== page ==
For me, the question to ask isn’t “is this going to stop soon”, but rather, what is next? People merely talking against this surge in political correctness isn’t going to stop it, only actions will, so my question to you is, what do you think Electronic Arts and Battlefield should have done? If you were the PR team behind this, how would you react to it?

Andy: That’s the million dollar question here isn’t it? If I was the PR team what would I do? As vocal as I am about this whole issue, and how much I think everyone needs to act like adults and grow up, I’m not sure I would have done it differently to be honest. It’s not to say I wouldn’t “want” to do it differently. I would have loved for them to just come out and drop a “deal with it” gif, but at the end of the day if it affects sales then the bottom line is what comes first. When you work for a company, or a brand, your personal opinions are out the window. If it drives traffic away it needs to be nixed. Like it or not, that’s just how things work. So, if they felt like there was even a small chance that a segment of gamers would walk away, that’s not a chance they can take.

In a nice segway for us, as we have been writing this back and forth over the past few days another EA brand, Titanfall has also gotten into some negative headlines – more clickbait headlines from a few outlets- with a tweet they sent out. The Titanfall account tweeted “One is “mostly slow & plodding” while the other’s “frantic precision is electrifying”– you decide” then had a link to the IGN review of Call of Duty Infinite Warfare. Make no mistake about it, that’s a good shot across the bow by Titanfall. Then the Respawn Twitter account followed up with this statement “For the record: @respawn is the official voice of Respawn studio. We have nothing but love & respect for our fellow devs.” So, obviously a couple things here. EA runs the Titanfall account, which is fine. Infinite Warfare was released the day that Titanfall tweet was sent, that makes sense. The EA social media team wanted to take a potshot at Call of Duty so they served that one up. All of that makes sense. The part I don’t get is the Respawn tweet. There was a very big split between many of the Respawn team and Activision, so that tweet comes across as odd to me.

Then cue the social justice warriors calling out Titanfall. Why? Why? Why? Selling video games isn’t a charity, just look at all the DLC and microtransactions that are now included in almost every title (that’s a whole other topic though). I said before the goal is the bottom line. I don’t see Pepsi tweeting that Coke tastes great. I don’t see Ford saying that Chevy’s are dependable vehicles. I don’t see Burger King saying that McDonald’s makes a great burger. Why should this be any different? The world is not filled with sunshine and lollipops all the time. Sometimes it’s filled with rain and farts. And if it’s raining I don’t look up and say: Hey rain you are offending me knock it off- and it magically stops raining. Every sporting event doesn’t end in a tie where everyone gets a medal and goes home happy. It’s a competition, treat it as such, support the one you want. Why is that so bloody hard for people to understand? (I just used the word bloody, I’m becoming Australian… lord help me!)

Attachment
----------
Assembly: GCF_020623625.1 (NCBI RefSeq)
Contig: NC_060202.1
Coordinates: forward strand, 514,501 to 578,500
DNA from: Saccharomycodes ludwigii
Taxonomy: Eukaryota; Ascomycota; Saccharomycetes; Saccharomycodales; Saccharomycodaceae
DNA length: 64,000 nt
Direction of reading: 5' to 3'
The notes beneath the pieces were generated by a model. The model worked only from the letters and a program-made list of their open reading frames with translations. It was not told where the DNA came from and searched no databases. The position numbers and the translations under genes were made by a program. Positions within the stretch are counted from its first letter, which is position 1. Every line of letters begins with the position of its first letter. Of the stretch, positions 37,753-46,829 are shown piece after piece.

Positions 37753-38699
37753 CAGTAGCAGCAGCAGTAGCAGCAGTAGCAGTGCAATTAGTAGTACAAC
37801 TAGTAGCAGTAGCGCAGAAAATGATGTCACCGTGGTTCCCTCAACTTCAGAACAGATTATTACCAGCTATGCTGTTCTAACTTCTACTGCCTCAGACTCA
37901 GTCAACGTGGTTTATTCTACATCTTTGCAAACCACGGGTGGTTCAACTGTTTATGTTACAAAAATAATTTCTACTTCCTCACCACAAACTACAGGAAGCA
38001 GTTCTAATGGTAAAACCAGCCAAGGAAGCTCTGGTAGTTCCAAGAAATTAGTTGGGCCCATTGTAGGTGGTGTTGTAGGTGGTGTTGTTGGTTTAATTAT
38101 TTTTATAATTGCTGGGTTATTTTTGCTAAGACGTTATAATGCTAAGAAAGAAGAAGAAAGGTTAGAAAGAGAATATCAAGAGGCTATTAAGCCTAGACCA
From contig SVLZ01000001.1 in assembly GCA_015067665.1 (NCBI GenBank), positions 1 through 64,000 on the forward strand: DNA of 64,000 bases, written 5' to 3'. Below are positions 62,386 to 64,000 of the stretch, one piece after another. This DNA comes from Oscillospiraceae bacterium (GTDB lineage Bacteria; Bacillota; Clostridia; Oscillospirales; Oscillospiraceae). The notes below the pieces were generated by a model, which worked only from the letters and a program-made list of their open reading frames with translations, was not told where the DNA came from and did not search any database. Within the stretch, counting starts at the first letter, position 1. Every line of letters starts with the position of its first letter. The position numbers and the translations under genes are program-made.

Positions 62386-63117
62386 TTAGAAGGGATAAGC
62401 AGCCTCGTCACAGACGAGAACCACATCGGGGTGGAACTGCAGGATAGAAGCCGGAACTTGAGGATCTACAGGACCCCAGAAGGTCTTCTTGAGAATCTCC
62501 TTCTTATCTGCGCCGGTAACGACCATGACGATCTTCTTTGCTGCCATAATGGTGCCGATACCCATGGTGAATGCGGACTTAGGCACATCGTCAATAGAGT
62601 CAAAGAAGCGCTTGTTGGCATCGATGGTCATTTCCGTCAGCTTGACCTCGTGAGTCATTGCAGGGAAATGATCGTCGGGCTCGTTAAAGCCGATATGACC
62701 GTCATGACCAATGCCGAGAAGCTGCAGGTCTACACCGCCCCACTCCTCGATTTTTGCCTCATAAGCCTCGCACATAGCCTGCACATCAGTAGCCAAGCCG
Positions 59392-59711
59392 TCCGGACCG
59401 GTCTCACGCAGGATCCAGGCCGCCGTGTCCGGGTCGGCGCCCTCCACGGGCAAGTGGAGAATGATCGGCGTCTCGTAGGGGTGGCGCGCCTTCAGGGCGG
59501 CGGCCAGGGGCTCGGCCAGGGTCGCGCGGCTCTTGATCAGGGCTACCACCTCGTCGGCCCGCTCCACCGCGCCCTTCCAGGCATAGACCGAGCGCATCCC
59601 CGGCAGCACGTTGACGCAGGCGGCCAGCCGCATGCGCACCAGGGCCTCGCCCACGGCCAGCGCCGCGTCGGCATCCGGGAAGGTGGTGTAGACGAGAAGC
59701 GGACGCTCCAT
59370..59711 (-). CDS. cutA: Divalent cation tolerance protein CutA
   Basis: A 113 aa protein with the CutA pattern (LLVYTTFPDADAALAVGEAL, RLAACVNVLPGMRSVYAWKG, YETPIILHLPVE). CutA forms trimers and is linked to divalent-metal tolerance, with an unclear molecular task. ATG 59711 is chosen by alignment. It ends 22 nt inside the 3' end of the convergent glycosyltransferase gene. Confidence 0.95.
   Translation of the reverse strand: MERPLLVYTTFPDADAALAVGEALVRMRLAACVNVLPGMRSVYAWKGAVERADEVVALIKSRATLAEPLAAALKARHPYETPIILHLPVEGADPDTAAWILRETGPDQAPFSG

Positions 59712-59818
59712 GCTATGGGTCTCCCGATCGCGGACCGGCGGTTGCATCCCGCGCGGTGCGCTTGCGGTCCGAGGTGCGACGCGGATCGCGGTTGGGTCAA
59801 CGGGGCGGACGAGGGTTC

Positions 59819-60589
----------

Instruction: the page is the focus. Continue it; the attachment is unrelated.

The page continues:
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Nicholas: I think it’s because gamers want this community to seem like it’s a ‘safe space’ of sorts – one that’s free from disagreements and the like. We speak about wanting there to be an end to harassment online (which is something we can all agree on) and we want to be friendly with all our fellow gamers, but it looks to be extending to every crevice of the community, even when it’s seemingly excessive. Sure, developers should have a general respect for each other because they’re all working together (yet against each other) for a common goal, but that doesn’t mean they can’t poke fun at one another all the time. The only issue here is that with the Titanfall example, EA deliberately called out their competition rather than making a snarky comment behind their back. You think that when the developers of Gran Turismo say, “the greatest driving simulator” that they’re not trying to say they’re better than Forza? It mightn’t be obvious, but they’re not saying, “one of the best driving simulators”.

Speaking of dangerous comments, Razer recently landed in hot water after making the tweet, “You call yourself Pro? S my D” accompanied by a picture of their laptops with an SD card protruding out. At its heart it was poking fun at Apple for their lack of ports on their devices but it quickly garnered a lot of hate online from people. Of all the tweets we’ve discussed this week it’s clearly the most risqué, but do you still think that there’s no foul in this instance? At what point would you consider a tweet going too far?

It makes me wonder though. So far we’ve been speaking against these instances where a company has backpedalled on what they’ve said so they can appease to their market, have we perhaps got it wrong? I know we speak about it all the time and I know it sounds cliché at times, but there’s clearly a move within not just gaming but the online community as a whole to be more inclusive. Is what Respawn did really a bad or weak move, or is it more a move to foster a greater sense of belonging and unity across gamers? It still holds true, the industry is a competition at heart, but is it necessary for potshots to be taken? Could they simply not be made at all?